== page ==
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Of course, there is also the issue of much younger kids accidentally clicking on a link that brings up pornographic material. One mother interviewed, after realizing what her six-year-old had seen, told her daughter simply that there are some videos that are not appropriate and left it at that.

For an expert opinion, the article turned to Elizabeth Schroeder, executive director of Answer and Rewire contributor, who pointed out that the bigger issue is not necessarily what children see but how parents react. “If we flip out, freak out or go crazy about it, we’re giving a very set message,” she said, one that may prevent children from feeling they can ask their parents questions without being judged or punished.”  Schroeder says it’s important to remain calm and let your child know, he or she can come to you to discuss what they’ve seen. She and other experts agree that it is also important to have the conversation before any internet incident precipitates it and to make it part of ongoing family conversations about sex and sexuality.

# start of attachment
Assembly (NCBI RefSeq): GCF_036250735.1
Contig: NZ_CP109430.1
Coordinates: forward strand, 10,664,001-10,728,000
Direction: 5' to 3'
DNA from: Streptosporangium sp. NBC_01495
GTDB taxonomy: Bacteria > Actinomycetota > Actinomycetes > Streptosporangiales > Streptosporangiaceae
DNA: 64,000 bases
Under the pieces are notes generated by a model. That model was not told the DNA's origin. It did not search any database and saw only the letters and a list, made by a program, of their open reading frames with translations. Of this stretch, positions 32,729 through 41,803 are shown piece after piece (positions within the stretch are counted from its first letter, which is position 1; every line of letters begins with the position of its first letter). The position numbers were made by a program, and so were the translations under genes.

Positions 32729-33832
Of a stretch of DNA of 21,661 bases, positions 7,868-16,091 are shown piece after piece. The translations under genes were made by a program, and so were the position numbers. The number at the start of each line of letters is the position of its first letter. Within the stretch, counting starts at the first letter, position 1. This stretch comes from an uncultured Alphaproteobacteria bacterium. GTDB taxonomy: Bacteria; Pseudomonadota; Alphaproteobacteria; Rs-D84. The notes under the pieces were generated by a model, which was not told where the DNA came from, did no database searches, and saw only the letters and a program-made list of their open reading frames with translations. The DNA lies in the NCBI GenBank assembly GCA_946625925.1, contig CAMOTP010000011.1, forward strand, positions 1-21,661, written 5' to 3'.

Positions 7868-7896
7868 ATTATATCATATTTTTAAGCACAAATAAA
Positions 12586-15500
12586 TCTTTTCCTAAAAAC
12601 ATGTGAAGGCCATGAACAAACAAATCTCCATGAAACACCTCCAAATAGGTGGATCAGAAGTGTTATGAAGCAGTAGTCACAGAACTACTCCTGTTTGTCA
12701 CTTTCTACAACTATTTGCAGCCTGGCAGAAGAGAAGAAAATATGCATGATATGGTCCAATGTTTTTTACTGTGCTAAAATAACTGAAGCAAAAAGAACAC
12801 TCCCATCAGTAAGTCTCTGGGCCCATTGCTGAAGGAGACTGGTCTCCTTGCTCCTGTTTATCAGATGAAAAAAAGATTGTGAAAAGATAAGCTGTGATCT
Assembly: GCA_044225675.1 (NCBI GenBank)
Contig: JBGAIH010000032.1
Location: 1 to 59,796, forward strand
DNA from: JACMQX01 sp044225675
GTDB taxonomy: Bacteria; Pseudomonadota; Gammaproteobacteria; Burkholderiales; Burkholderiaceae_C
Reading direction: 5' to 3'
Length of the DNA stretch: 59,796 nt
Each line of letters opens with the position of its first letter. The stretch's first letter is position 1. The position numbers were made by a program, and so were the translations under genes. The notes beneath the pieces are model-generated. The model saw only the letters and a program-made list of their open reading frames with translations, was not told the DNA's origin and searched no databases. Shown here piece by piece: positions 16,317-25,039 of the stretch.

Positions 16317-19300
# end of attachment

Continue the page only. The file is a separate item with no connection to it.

FDA Panel Approves New HIV-Prevention Drug; Some Advocates Worry

A few weeks ago, I noted in the Sexual Health Roundup that California was set to try Truvada, a drug previously given to HIV-positive individuals, as a method of prevention for those most at risk of sexual transmission of the virus. While many were excited about this new weapon for prevention, others feared that it would cut back on condom use and that it was too expensive to be worthwhile. This debate is now likely to heat up and go national.

Last week an FDA advisory panel recommended giving Truvada to healthy people who might be exposed to HIV through sexual activity. Studies have found that, when taken daily, this antiviral medicine greatly reduces an individual’s chance of become infected with HIV. The panel, therefore, recommended that the drug be, “prescribed for people at high risk of infection, like gay men who have multiple sex partners, especially those who do not always use condoms, and people in relationships with someone who is H.I.V.-positive.”  Other high-risk populations that might benefit from Truvada include young black men and sex workers.